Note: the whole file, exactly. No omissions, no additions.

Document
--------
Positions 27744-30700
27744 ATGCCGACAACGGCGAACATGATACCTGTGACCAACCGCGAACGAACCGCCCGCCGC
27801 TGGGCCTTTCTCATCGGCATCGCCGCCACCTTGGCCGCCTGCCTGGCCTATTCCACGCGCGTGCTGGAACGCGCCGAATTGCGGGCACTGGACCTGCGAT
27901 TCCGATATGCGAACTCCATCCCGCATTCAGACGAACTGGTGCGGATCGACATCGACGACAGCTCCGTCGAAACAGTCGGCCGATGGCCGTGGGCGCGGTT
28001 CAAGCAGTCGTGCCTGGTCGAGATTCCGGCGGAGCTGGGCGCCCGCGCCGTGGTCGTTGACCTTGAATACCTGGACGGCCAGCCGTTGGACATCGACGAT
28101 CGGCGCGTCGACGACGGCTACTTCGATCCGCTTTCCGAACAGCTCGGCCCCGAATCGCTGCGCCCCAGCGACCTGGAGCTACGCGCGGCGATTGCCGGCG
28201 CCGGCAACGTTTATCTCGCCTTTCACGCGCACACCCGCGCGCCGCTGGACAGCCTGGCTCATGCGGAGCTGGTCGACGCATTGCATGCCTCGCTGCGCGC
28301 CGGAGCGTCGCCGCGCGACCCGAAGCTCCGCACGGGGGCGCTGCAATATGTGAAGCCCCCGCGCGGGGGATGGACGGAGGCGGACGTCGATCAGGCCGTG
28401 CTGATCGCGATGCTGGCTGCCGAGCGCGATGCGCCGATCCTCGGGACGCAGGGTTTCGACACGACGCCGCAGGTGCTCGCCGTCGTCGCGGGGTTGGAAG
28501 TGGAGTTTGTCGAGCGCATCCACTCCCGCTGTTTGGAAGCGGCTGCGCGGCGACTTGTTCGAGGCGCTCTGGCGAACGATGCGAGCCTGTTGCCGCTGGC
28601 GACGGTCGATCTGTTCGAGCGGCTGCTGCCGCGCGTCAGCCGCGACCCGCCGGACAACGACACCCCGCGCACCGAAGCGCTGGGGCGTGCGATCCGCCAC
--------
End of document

Positions 27744-30700
27744 ATGCCGACAACGGCGAACATGATACCTGTGACCAACCGCGAACGAACCGCCCGCCGC
27801 TGGGCCTTTCTCATCGGCATCGCCGCCACCTTGGCCGCCTGCCTGGCCTATTCCACGCGCGTGCTGGAACGCGCCGAATTGCGGGCACTGGACCTGCGAT
27901 TCCGATATGCGAACTCCATCCCGCATTCAGACGAACTGGTGCGGATCGACATCGACGACAGCTCCGTCGAAACAGTCGGCCGATGGCCGTGGGCGCGGTT
28001 CAAGCAGTCGTGCCTGGTCGAGATTCCGGCGGAGCTGGGCGCCCGCGCCGTGGTCGTTGACCTTGAATACCTGGACGGCCAGCCGTTGGACATCGACGAT
28101 CGGCGCGTCGACGACGGCTACTTCGATCCGCTTTCCGAACAGCTCGGCCCCGAATCGCTGCGCCCCAGCGACCTGGAGCTACGCGCGGCGATTGCCGGCG
28201 CCGGCAACGTTTATCTCGCCTTTCACGCGCACACCCGCGCGCCGCTGGACAGCCTGGCTCATGCGGAGCTGGTCGACGCATTGCATGCCTCGCTGCGCGC
28301 CGGAGCGTCGCCGCGCGACCCGAAGCTCCGCACGGGGGCGCTGCAATATGTGAAGCCCCCGCGCGGGGGATGGACGGAGGCGGACGTCGATCAGGCCGTG
28401 CTGATCGCGATGCTGGCTGCCGAGCGCGATGCGCCGATCCTCGGGACGCAGGGTTTCGACACGACGCCGCAGGTGCTCGCCGTCGTCGCGGGGTTGGAAG
28501 TGGAGTTTGTCGAGCGCATCCACTCCCGCTGTTTGGAAGCGGCTGCGCGGCGACTTGTTCGAGGCGCTCTGGCGAACGATGCGAGCCTGTTGCCGCTGGC
28601 GACGGTCGATCTGTTCGAGCGGCTGCTGCCGCGCGTCAGCCGCGACCCGCCGGACAACGACACCCCGCGCACCGAAGCGCTGGGGCGTGCGATCCGCCAC